But Correa pulls Mayah Zamora, the little 10-year-old girl who survived the Uvalde school shooting after undergoing 20 surgeries and spending 66 days in the hospital, into his spotlight too. It is Correa’s idea to honor Zamora and the Astros help make it happen, inviting her to throw out the ceremonial first pitch.
Mayah Zamora shows up in her pink shoes and orange Astros Correa jersey, a blue compression splint still completely covering her left arm, and has a moment with Correa too.
“It’s so nice to meet you,” Correa says, lowering his 6-foot-4 frame to wrap Mayah up in a hug. As Correa spends time with the Zamora family, Mayah’s brother Zachary volunteers that he plays first base himself.
It’s a lighter moment on a touching day. One that Carlos Correa could have made all about him if he wanted. Instead, the now 27-year-old Correa — 10 years removed from when the Astros drafted him with the No. 1 pick in the MLB Draft at age 17 — uses the spotlight of his Houston return to spread some joy.
Carlos Correa’s foundation is helping to build a brand new home for Mayah Zamora’s family too. The Zamoras now live close to the house of the 18-year-old gunman who massacred 19 of Mayah’s classmates and two teachers. Being that close to such a reminder is too hard for Mayah. So Correa and his foundation are stepping in with the house. And a more fun day like this one. Correa Day turned Mayah Day.
“It’s an important day for me, but I wanted to make it extra special for her,” Correa says of Mayah.
Yes, Correa’s talk about expecting to remain a Minnesota Twin for a long time will dominate the baseball conversation — and sports talking head show mentions. Even if the words mean little, considering Correa will still all but assuredly use his one year contract opt out after this season.
“I’m with the Twins now,” Correa says. “And the goal is to build something special with this organization and hopefully be here long term. Right now, I see myself playing for the Minnesota Twins for a long time.”
What is Correa supposed to say? Especially when he’s currently cashing checks from the Twins that will add up to $35.1 million by season’s end?
If you think those comments close the door are anything — including a very unlikely return to the Houston Astros anytime soon — you’re probably as deep of a thinker as Herschel Walker is when it comes to trees.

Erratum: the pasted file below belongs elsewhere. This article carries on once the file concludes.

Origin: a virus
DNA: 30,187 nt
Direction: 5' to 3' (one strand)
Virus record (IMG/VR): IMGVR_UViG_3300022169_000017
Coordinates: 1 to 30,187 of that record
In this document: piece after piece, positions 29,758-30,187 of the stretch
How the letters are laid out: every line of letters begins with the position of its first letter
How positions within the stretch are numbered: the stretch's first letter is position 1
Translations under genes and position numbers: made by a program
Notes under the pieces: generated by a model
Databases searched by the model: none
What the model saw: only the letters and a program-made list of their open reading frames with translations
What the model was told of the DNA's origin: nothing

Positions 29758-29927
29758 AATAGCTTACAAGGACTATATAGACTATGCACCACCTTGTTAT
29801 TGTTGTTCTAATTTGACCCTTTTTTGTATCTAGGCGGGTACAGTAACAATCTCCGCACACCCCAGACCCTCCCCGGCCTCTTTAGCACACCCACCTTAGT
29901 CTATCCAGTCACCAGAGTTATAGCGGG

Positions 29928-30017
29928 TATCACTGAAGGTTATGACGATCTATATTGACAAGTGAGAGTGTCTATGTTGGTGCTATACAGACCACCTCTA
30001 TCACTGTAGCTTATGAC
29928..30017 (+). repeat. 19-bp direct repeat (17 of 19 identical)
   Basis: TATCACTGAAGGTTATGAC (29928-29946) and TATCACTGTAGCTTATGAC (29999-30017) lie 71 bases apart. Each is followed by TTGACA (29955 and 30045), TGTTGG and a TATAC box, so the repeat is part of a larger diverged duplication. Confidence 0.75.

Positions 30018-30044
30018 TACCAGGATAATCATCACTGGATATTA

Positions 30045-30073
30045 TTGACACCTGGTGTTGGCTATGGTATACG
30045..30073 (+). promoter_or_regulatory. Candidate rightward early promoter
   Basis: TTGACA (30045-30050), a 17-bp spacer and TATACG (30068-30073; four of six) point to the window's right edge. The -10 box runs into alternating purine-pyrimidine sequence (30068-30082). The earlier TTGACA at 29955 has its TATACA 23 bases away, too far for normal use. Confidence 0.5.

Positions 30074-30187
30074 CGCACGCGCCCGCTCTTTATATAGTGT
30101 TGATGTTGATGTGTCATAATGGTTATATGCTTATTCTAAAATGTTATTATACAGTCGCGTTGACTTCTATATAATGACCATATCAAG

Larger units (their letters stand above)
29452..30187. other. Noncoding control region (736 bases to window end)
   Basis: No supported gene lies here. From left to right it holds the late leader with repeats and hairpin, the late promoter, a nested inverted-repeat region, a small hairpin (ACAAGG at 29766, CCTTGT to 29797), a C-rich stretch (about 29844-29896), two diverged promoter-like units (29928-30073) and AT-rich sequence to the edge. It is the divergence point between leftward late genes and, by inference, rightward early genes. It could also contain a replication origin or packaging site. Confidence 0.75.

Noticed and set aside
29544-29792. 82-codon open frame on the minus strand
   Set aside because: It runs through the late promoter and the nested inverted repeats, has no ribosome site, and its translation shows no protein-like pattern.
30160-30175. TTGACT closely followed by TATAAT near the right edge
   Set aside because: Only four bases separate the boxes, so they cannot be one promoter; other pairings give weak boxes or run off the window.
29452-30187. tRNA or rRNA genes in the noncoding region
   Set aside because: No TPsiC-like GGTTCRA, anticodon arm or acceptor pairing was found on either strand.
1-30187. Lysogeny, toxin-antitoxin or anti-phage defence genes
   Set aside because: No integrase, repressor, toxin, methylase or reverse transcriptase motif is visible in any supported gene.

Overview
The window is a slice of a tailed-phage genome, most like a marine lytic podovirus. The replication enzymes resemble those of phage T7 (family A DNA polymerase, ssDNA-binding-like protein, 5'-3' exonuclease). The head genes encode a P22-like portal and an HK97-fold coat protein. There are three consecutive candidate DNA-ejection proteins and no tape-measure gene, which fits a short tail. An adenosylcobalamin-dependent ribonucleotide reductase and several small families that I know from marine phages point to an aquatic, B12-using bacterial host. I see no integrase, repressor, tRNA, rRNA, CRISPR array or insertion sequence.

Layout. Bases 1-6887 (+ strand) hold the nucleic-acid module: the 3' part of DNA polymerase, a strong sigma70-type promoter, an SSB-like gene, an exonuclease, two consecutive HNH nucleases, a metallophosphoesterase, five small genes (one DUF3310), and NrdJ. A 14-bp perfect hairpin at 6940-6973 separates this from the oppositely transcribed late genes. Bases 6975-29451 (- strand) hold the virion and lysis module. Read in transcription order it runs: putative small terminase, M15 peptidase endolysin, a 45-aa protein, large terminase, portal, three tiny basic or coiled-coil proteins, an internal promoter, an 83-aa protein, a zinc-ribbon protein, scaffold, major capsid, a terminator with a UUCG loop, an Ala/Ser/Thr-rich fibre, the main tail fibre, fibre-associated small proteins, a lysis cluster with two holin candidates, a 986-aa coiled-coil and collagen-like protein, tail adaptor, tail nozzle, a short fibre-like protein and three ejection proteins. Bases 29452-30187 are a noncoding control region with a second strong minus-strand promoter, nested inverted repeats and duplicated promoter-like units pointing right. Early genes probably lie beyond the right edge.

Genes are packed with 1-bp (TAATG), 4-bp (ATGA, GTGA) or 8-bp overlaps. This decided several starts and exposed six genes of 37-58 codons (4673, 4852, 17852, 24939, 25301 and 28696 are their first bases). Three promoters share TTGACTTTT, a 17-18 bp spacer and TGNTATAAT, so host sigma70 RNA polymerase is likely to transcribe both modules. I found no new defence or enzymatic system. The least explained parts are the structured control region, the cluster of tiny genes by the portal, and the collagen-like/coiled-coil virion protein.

One thing is certain. Correa could not be happier to be back in Houston. You can’t fake this kind of enthusiasm without winning an Oscar.
And the loves goes both ways. Make that many ways. For not only do the fans at Minute Maid Park give Correa a rousing standing ovation before his first at-bat. Astros catcher Martin Maldonado also steps out of his crouch behind the plate and takes a little walk before Correa’s first at bat. Just to give the fans more time to cheer. As all the Astros who aren’t out in the field stand on the top step of the dugout.
The Astros organization has gotten good at these return games. No team may do them better. And this one is as classy as ever. Correa gets the video tribute on the big scoreboard. Plus some major jewelry delivered in the most touching way possible.
It’s enough to make a man tear up. But Carlos Correa isn’t much for that. Before the game, he notes how he’s not much of a crier. He is, however, a frequent texter. With McCullers, Jose Altuve, Martin Maldonado. So many of the Astros really.
“I was definitely looking forward to it,” Correa says. “I have a great relationship with the guys in the Houston clubhouse and that’s never going to change because I play for another team.”
It is Carlos Correa’s day in many ways. At least until the game starts and Justin Verlander puts up six no hit innings before departing after 91 pitches. And the Astros continue to show Correa the dominant winning that he is missing, pulling out a 4-2 win without the services of their top relievers.
But Correa always wanted to make this day, this return, about more than just him. He pulls his son Kylo and wife Daniella into it (giving her a hug and a kiss right after the pregame ceremony). He makes a seriously courageous 10-year-old girl from Uvalde part of it too.
It has to be about more than him to be really special.